AKIPRESS.COM - India has been in talks with Russia to enter a Free Trade Agreement (FTA) or a Comprehensive Economic Partnership Agreement (CEPA) with the EAEU since its inception in 2015. Such a partnership holds immense strategic potential for New Delhi to boost its relationship with the EAEU member states and counteract China’s growing influence in the region. Russia has been pushing for India’s entry into the Eurasian Economic Union (EAEU) as a third country partner to strengthen its relationship with the Central Asia-Eurasian region, Statecraft reported.
EAEU is a Russia-led free-trade bloc boasting a population of 180 million and a GDP of $1.9 trillion. Its other members are Belarus, Armenia, Kyrgyzstan, and Kazakhstan, while Uzbekistan and Tajikistan are in negotiations to enter the union. Moldova is an observer state.
India’s Connect Central Asia Policy reflects its interest in building ties with countries in the Central Asian Region (CAR) by providing infrastructural support in setting up universities, hospitals, and telemedicine and IT centers; entering joint commercial ventures; and improving connectivity to facilitate joint scientific research, trade, and security partnerships. Especially in terms of connectivity, India has been supportive of projects passing its non-disputed territories, like the Turkmenistan-Afghanistan-Pakistan-India (TAPI) pipeline project, the International North-South Transport Corridor (INSTC), and the Chabahar Port project.
Russia and Kazakhstan, in particular, have been of great strategic importance to India. While Moscow and New Delhi have close ties in science and technology, defense, and nuclear energy and have been looking to strengthen their economic ties, Kazakhstan is India’s largest trade partner in the CAR and the two countries have signed various treaties to cooperate strategically and militarily. New Delhi also has security interests in Tajikistan, which is soon to gain membership to the EAEU. India has educational interest in Kyrgyzstan, as about 15000 Indian students are studying medicine in different universities in Bishkek, Osh and Jalal-Abad regions. India’s historical and cultural connection with Uzbekistan is well known.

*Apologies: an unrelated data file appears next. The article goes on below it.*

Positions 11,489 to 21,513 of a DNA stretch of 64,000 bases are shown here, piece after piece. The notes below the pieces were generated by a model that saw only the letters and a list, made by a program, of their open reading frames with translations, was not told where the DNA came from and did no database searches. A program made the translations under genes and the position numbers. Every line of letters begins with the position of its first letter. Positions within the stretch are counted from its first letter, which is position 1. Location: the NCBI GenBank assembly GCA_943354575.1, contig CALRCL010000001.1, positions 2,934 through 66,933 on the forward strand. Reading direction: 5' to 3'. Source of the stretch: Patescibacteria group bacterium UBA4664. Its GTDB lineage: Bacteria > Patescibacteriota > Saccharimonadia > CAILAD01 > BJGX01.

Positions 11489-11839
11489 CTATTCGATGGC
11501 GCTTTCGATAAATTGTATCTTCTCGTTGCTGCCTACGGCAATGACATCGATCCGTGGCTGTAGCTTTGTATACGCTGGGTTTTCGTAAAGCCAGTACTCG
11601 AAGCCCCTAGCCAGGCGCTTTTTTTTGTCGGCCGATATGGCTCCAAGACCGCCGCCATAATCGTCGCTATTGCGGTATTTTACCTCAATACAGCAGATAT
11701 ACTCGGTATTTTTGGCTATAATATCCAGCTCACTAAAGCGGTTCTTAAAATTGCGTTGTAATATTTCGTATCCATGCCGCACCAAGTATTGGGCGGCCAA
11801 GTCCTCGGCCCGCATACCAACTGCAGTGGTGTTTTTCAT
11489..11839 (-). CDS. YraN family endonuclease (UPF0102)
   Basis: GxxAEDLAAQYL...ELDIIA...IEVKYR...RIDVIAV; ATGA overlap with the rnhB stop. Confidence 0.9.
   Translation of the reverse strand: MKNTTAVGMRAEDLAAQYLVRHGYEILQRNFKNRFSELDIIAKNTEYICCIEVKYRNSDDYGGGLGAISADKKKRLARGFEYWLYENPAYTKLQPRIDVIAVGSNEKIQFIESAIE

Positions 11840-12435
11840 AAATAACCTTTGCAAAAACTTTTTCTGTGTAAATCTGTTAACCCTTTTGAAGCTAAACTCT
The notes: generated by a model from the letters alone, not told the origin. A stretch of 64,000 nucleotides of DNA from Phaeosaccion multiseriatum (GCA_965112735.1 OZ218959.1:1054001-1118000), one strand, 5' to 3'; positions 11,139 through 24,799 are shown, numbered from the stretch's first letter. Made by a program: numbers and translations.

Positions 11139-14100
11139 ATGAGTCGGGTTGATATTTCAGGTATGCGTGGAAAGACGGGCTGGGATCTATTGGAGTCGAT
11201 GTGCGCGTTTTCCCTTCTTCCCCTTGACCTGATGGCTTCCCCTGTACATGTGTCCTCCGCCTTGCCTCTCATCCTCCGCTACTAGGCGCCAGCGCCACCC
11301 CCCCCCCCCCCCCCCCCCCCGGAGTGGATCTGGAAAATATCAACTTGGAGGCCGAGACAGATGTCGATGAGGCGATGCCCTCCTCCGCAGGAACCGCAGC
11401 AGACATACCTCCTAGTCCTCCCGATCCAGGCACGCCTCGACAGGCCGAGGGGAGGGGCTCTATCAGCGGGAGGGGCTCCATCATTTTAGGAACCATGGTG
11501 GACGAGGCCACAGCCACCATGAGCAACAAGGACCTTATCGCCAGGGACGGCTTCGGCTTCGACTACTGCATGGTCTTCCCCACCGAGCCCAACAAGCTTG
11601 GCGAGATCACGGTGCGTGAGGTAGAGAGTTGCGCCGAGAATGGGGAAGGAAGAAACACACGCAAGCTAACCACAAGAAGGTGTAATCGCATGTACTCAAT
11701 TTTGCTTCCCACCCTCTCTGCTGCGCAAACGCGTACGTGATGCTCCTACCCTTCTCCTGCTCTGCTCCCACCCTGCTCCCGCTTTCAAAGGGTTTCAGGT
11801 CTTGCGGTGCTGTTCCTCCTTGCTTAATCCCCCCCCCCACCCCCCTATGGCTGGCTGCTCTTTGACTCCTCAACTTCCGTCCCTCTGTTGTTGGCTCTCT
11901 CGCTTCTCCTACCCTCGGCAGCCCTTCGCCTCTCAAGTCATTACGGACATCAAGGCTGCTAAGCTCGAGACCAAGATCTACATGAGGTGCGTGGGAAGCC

But India must extend its outreach beyond just the CAR to encapsulate all of Eurasia, including the CIS countries, which would be facilitated greatly by joining hands with the EAEU through an FTA.
As per the latest data from Indian Directorate General of Foreign Trade, India’s exports to the five EAEU member states were valued at $1,539,617 million, while imports were approximately $5.759 million, proving that the Eurasian market holds high potential for Indian goods. However, a major weakness for New Delhi in its economic linkages with the CAR and CIS countries is a lack of direct and regulated access to the region’s markets, which an FTA would immediately resolve.
Since the formation of EAEU, export of non-basmati rice and oilseeds from India to Russia has been lifted, and Indian entities have also been permitted to export egg powder to its member countries. Further, the increasing credibility of Indian healthcare and pharmaceuticals has also caught the eyes of he CIS nations, and an FTA would, therefore, tap into the massive economic potential of the pharma industry. A small quantity of pharma products are already imported by Kyrgyzstan.
Duty incentives from an FTA or CEPA would stand to benefit Indian textile exporters as well, as it would make Indian products more cost-competitive in the region. Experts have opined that India’s ever-increasing dependence on EAEU members for chemical products, mining equipment, and vehicles to fulfill its energy, security and infrastructure requirements warrants enhanced cooperation with the Union, especially to further its Make in India initiative. For example, in December, Russian President Vladimir Putin offered to outsource the construction of one of Russia's most advanced helicopters to India. The signing of such agreements would also speed up the supply of defense capabilities to India from Russia and the rest of Eurasia.
Most recently, India pulled out of the Regional Comprehensive Economic Partnership (RCEP), a China-led pan-Asian FTA. The sticking point for New Delhi, according to experts, was skepticism from companies over China’s role, with fears that cheap goods from China will swamp markets and thwart Indian businesses. This also stems from the lack of investments from China in Indian businesses, which is contradictory to Beijing’s dealings with India’s other neighbors like Sri Lanka and Pakistan, and other regions of the world. But these same traders seem to be more comfortable doing business with Russia, as the EAEU is not expected to disrupt the presence of Indian manufacturers in the domestic market, and at the same time can offer market access and investment.
But China has emerged in the EAEU region as a geopolitical force in a much more sustainable manner than the US, as its ties are economically dependent and not visible at the military level. A growing Indian presence in the EAEU would satiate Russia’s concerns as it would help blunt future expansion by the Chinese. This would also be supported by other CAR states who have already established their worries about the prospect of a Chinese FTA initiative, much to New Delhi’s advantage. Strategically, given Indian interests and the untapped potential of the EAEU member states, New Delhi will have to simultaneously work towards maintaining good bilateral relations with EAEU member states and CIS countries.
Close cooperation with the EAEU is a solid mechanism for India to strengthen its involvement in Eurasia, improve its economy, and potentially weaken Chinese influence in the region.